The PL-880 also sports the most filter options of any other portable on the market. Indeed, in SSB mode, the filter can be narrowed all the way down to 500 hz, making this CW operator, at least, quite contented.
Cons? Yes, the PL-880 has some. First of all, I feel like its current firmware version leaves room for improvement. One of the first things I had to do after receiving my radio was adjust the muting threshold so that it wouldn’t engage. Many of the PL-880’s adjustments are mysteriously hidden, even undocumented in the manual. One such hidden feature is its synchronous detection, which is the least refined in this set of portables: it has difficulty maintaining a stable lock, thus audio is significantly compromised.
[Click here for our comprehensive (and growing) list of PL-880 hidden features.]
Changing settings often results in the radio “thinking” for a second or two, during which time it mutes the receiver. This phenomenon is most pronounced when changing modes (from AM to LSB, for example). I find it rather distracting.
Still, I do like the PL-880. Its audio and overall quality make up for any annoyances. I suspect it will have a long product life and a loyal following over the coming years.
Since I’m listening to the shortwaves 90% of the time I’m listening to a radio, I’ve limited the scope of my assessment here to the shortwave bands. With that said, none of these radios will disappoint you on AM or FM. I did note in my simple home comparison that the Sangean ATS-909X seemed to be the leader on the FM band. The Tecsuns were perhaps best on the AM (mediumwave) band.
But what about on shortwave? I like using recordings to evaluate shortwave radio performance, typically representative clips that are 25-60 seconds in length. Why? Anytime I have more than two radios to compare, it gets difficult to switch between radios, insuring that I give each one the same opportunity to receive a station. More importantly, with this method, I can listen to the audio clips on my computer, and flip between them quickly to determine characteristics I like in each.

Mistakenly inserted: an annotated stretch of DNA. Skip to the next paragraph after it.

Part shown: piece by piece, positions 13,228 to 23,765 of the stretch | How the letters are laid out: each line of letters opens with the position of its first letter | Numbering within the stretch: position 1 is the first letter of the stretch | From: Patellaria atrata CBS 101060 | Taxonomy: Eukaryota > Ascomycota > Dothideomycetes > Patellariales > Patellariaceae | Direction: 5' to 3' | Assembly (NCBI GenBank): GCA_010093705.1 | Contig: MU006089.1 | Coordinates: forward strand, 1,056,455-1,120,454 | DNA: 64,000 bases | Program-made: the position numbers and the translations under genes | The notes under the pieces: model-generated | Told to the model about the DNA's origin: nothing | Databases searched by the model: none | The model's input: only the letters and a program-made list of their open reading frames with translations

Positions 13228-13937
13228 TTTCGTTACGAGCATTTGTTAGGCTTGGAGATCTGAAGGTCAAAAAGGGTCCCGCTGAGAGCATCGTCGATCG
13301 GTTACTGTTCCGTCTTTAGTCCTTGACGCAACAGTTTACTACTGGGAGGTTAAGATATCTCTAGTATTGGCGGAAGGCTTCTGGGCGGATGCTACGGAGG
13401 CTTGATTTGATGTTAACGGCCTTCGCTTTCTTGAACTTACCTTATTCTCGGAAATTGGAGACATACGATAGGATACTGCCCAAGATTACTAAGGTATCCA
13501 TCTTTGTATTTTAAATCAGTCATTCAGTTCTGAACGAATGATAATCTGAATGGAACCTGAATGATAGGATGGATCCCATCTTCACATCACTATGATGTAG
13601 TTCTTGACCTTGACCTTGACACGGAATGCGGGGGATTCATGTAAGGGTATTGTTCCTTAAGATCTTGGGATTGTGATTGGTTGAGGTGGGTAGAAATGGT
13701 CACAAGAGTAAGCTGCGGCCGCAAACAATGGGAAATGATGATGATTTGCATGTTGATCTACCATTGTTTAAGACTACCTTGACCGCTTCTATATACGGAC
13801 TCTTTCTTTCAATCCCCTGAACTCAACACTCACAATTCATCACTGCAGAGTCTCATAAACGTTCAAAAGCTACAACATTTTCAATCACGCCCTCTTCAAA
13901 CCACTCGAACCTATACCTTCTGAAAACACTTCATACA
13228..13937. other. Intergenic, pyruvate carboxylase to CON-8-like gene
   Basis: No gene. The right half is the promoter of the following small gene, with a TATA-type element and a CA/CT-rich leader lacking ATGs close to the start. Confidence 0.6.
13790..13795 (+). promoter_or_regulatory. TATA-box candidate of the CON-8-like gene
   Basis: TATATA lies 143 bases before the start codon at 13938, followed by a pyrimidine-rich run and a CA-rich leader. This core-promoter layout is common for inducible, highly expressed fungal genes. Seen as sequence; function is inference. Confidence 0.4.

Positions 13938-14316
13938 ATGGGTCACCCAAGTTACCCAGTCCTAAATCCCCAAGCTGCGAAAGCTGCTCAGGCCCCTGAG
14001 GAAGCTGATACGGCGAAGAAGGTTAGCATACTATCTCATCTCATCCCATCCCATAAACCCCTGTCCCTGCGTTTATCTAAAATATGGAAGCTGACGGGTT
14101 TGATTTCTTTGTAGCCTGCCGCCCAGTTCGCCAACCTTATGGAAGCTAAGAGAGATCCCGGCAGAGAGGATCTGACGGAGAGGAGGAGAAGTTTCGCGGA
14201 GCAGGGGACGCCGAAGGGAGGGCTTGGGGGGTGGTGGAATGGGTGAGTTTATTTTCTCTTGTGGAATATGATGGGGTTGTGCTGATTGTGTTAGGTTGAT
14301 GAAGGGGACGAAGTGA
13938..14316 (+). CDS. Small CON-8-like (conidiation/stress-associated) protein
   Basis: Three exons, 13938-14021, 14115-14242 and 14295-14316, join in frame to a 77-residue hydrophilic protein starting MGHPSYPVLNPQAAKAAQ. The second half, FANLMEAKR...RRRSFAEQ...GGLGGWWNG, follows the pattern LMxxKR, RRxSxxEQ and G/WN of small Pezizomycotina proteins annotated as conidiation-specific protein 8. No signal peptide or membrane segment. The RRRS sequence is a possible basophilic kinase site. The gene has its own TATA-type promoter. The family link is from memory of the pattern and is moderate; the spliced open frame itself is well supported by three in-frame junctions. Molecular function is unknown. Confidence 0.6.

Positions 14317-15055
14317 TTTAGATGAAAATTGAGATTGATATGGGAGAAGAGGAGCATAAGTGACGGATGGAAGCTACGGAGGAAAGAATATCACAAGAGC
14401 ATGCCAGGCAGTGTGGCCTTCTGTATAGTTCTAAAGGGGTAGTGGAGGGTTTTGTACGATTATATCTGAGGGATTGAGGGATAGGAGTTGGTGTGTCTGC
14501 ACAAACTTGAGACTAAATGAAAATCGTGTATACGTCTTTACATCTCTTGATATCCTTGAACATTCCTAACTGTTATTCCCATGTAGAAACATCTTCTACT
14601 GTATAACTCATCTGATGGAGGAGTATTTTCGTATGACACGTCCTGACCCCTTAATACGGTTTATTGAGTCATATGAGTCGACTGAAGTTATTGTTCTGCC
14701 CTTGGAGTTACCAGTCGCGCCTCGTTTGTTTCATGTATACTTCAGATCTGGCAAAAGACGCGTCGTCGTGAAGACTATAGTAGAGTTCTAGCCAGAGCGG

Before recording, I set each radio in the same spot on a table, though I might change the orientation for optimal reception (since this can differ from one radio to another). I then extend the antennas fully and set all of the filters, gain controls, tone, volume levels, and frequencies to the same position on each rig. This way, my comparison can be on an “apples-to-apples” basis.
Note that I do not use an external antenna in any of these tests. This because I believe, when considering portables, they should be able to function very well off of their built-in antennas–thus taking into account situations in which employing an external antenna is not practical.
So that you have an opportunity to evaluate each radio in a “blind” test, I’ll tag each audio sample with a number, the order of which will not necessarily be consistent in each consecutive test. After the clips, I’ll reveal which is which.
When I evaluate relatively strong broadcasts I typically listen for the best audio fidelity and signal stability a radio can offer. Unless there’s an adjacent signal (and in this case, there was not), I open the filter as widely as possible.
One of the strongest stations in my part of the world is Radio Havana Cuba–not always the cleanest signal, but always at blowtorch power levels. In this sample clip, I tuned our four radios to RHC.
To be fair, propagation from this station was poor the day of recording, so you’ll hear a little fading that is not normally present. Additionally, you’ll want to listen to the full clip, as a portion of each contains RHC interviews that were recorded by telephone (thus “tinnier” sounding); you’ll also hear the typical RHC transmitter hum:
You’ll hear that all of these receivers–with the exception of Sample #3–are nearly identical. Sample #3 is less sensitive than the others, thus more prone to shallow fading and a slightly higher noise level. To my ears, Sample #4 has the best audio quality and receiver characteristics, followed by Sample 2 and Sample 1.